Every leopard gecko loves mealworms – and with giant mealworms, there’s even more to love! But if giant mealworms are new to you, you might be wondering what exactly they are, and how they differ from your leo’s regular insect menu.
Giant mealworms are an exceptionally nutritious food choice for adult leopard geckos. They are high in protein, and can be gut loaded or dusted to increase specific nutrients. However, they should not be fed to juveniles because of their size.
Read on to learn more about these insects, and the best practices to follow when feeding them to your leopard gecko.
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Giant Mealworms: A Safe Diet Choice For Leopard Geckos
Giant mealworms are Tenebrio molitor larvae that have been hormonally treated in the pre-pupal stage.
They differ from regular mealworms in that they never mature into adult T. molitor or yellow mealworm beetles. Instead, they grow to large sizes, reaching up to 3.8 cm and weighing 300 mg.
They have high protein and meat content and can be fed to adult leopard geckos. Studies have shown that leopard geckos fed on a diet of mealworms grow bigger than those fed a mixed diet or on crickets only.
|Size (cms)||1 – 1.8||2.5 – 3.8||3.8 – 6|
|Metabolizable energy (cal/g)||2056||2252||2423|
|Storage||Can be refrigerated||Can be refrigerated||Cannot be refrigerated|
|Safety||Safe for feeding to leopard geckos||Safe for feeding to adult leopard geckos||Can bite and wound leopard geckos|
Giant mealworms differ from other larval diets such as regular mealworms (in size) and from superworms (in nutritive content and size).
Superworms are 5 times larger than giant mealworms. They are rich in calcium, but are higher in fat than giant mealworms and contain slightly lower protein levels. This makes giant mealworms the healthier choice.
Superworms can also harm your gecko by biting or stinging it. Giant mealworms, on the other hand, cause no wounds at all.
In addition, giant mealworms can be refrigerated, whereas other feeder insects cannot. Their easy storage and higher meat content make them a great dietary choice for your pet leopard gecko.
Ideally, leopard geckos should only be fed live food since dead insects do not have the same amount of nutrients. Read more about feeding mealworms to your gecko here.
Precautions For Feeding Your Leopard Gecko Giant Mealworms
Though giant mealworms are a safe food for leopard geckos, care should be taken under the following circumstances:
- Baby leopard geckos may not be able to ingest giant mealworms, and should instead be fed with regular, smaller mealworms (6-8 mealworms) every day;
- Adolescent or juvenile geckos, likewise, must be fed preferably with other insect diets, such as crickets or yellow mealworms (8-10 mealworms), every other day, to avoid impaction;
- Mature adult geckos can be given giant mealworms (6-9 giant mealworms), 2-3 times a week. Pay attention to the relative size of the insect.
As a rule of thumb, geckos can be fed with food no larger than the space between their eyes. Anything larger can cause harm to your gecko through impaction.
It’s a good idea to include the same quantities of regular food (like crickets) in your leopard gecko’s diet, and alternate it with regular mealworms or giant mealworms. Read about what to do if your gecko is refusing to eat mealworms here.
Building Your Leopard Gecko’s Giant Mealworm Diet Routine From Scratch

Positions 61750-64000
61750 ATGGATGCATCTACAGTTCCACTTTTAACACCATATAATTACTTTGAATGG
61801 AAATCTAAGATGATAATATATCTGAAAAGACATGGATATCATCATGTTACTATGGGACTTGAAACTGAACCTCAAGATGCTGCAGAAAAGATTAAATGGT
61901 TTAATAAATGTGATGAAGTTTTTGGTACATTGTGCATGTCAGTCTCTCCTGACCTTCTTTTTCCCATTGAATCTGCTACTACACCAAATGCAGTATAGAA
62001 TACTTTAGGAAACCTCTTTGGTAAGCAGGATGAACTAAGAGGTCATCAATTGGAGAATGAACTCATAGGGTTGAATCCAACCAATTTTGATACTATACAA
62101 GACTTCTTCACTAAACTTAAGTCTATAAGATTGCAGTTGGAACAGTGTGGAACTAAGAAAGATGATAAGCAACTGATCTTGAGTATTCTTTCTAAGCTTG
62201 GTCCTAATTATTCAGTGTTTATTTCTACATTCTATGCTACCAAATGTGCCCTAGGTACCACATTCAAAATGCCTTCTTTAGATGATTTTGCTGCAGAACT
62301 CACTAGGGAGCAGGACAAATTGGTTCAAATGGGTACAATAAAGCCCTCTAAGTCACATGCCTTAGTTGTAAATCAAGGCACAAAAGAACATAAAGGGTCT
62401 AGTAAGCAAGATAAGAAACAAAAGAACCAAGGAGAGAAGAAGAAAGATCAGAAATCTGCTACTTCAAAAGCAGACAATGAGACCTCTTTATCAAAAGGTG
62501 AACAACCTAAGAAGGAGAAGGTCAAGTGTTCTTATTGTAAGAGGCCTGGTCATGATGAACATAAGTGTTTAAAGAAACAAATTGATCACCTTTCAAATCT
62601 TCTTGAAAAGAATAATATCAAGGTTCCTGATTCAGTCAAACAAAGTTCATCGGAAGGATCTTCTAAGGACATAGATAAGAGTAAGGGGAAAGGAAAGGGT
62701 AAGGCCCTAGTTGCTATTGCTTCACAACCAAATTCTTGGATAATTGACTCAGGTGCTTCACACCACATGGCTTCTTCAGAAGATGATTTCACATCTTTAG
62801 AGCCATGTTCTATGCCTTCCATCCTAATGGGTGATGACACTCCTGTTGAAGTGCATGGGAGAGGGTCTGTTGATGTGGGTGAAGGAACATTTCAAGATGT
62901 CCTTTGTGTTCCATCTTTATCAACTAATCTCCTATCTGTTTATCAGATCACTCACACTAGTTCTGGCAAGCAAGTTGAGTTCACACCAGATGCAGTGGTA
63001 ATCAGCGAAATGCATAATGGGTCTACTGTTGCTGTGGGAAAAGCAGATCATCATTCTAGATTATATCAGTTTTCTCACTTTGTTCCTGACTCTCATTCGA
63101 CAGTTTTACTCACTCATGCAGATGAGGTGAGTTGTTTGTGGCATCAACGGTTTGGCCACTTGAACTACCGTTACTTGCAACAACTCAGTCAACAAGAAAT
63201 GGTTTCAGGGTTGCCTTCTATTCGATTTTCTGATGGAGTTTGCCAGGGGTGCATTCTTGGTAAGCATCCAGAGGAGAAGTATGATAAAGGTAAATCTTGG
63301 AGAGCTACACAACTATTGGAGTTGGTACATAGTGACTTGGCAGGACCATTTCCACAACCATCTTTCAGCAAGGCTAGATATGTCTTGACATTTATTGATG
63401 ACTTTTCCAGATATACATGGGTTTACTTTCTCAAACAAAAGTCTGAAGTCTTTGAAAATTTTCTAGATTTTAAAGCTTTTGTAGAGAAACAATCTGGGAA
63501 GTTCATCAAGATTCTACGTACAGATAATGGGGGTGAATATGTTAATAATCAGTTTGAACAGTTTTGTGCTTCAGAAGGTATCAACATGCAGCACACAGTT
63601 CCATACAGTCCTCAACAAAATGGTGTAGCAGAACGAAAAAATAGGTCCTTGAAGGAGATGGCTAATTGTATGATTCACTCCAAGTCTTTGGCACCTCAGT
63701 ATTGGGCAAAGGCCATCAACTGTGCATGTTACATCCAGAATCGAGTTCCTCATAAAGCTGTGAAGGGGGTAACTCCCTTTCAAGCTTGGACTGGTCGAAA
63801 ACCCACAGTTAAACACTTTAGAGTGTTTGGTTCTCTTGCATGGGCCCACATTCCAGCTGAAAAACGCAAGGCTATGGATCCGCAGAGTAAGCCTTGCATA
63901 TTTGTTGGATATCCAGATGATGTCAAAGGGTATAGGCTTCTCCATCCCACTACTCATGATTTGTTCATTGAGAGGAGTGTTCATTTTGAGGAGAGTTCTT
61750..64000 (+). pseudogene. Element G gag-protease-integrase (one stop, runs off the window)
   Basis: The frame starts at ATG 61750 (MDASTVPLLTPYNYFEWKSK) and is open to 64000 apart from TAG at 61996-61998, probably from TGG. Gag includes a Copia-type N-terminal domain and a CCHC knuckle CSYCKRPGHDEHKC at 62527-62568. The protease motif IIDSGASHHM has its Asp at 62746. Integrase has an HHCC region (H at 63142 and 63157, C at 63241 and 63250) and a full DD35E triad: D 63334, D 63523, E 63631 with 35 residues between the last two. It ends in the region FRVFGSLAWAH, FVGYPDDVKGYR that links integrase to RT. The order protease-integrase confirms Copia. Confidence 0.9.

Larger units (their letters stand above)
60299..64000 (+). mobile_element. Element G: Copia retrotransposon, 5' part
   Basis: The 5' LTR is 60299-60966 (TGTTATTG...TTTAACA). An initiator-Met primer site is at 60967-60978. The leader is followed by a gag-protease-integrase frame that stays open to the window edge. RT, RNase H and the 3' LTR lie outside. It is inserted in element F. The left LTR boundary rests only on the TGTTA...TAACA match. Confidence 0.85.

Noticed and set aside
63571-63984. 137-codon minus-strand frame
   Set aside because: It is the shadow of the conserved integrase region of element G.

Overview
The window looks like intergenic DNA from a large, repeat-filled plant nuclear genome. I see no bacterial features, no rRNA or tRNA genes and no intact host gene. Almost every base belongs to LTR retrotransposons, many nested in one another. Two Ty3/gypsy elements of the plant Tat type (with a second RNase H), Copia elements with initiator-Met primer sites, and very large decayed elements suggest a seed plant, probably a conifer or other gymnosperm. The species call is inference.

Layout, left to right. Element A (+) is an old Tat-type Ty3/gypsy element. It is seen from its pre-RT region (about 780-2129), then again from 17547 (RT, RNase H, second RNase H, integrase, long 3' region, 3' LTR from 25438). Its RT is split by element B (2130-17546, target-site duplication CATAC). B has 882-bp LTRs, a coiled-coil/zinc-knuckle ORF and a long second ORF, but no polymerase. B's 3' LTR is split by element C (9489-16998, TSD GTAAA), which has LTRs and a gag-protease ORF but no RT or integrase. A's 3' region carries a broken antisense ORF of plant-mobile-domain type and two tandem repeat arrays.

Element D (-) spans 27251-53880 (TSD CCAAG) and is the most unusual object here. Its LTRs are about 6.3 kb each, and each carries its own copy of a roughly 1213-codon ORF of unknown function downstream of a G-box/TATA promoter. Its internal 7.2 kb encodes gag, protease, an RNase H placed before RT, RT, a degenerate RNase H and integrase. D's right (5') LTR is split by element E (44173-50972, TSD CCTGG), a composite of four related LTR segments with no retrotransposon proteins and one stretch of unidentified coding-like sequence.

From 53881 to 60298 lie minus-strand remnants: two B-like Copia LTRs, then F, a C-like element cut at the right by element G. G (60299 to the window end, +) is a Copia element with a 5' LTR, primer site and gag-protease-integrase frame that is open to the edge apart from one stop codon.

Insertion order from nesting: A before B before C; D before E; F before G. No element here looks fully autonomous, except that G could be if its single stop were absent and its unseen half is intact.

Now that we know the basics of feeding giant mealworms to your gecko, we can dig deeper into the steps you need to take when incorporating them into its dietary routine.
Where Can You Find Giant Mealworms?
Giant mealworms are available in pet stores, and can also be purchased online. Make sure that your mealworms are alive, and keep them refrigerated when necessary, to both prolong shelf-life and arrest their development at the larval stage.
Once you have your giant mealworms, you can keep them alive for 30 days without refrigeration, so make sure to order new stock each month.
Preparing Giant Mealworms For Feeding Your Leopard Gecko
Leopard geckos cannot directly feed on vegetables or fruits, since, unlike other geckos, they do not have the capacity to digest plant matter. Therefore, to replenish and increase the gecko’s nutrition intake, giant mealworms can be gut-loaded or dusted.
Gut loading giant mealworms
Gut-loading is when giant mealworms are ‘plumped’ up prior to feeding them to your pet so that they can pass on the vitamins and minerals they fed on to the gecko.
This is done by first cleaning them off the packing material they arrive in and putting them in a container with feed such as a thin slice of carrot.
The fully-fed giant mealworms can then be placed in the same tank as your leopard gecko, 12 hours after they’ve been gut-loaded.
Dusting giant mealworms
Dusting is done when your gecko isn’t getting enough vitamins or minerals.
A fine supplement powder, such as calcium dust, can be added to your container of giant mealworms, after spraying them with a fine mist of water so that the dust will stick to them.
After dusting, the giant mealworms can be immediately fed to your pet, to avoid the vitamin dust rubbing off.
Leaving Giant Mealworms In Your Gecko’s Tank
If you’re unable to schedule a feeding time for your pet during the workday, you can leave giant mealworms in the same tank as your gecko.
Make sure to include a few slices of carrots in the tank, so that the mealworms can feed on them and will be sufficiently gut-loaded by the time your gecko eats them.
Giant mealworms are great insect feeders for your leopard gecko, due to their balanced nutritive value and higher meat content.
They can be stored easily, and fed to your pet with minimal supplementation. Gut-loading and dusting them are simple steps that can be followed prior to feeding them to your leopard gecko to increase their nutritional value.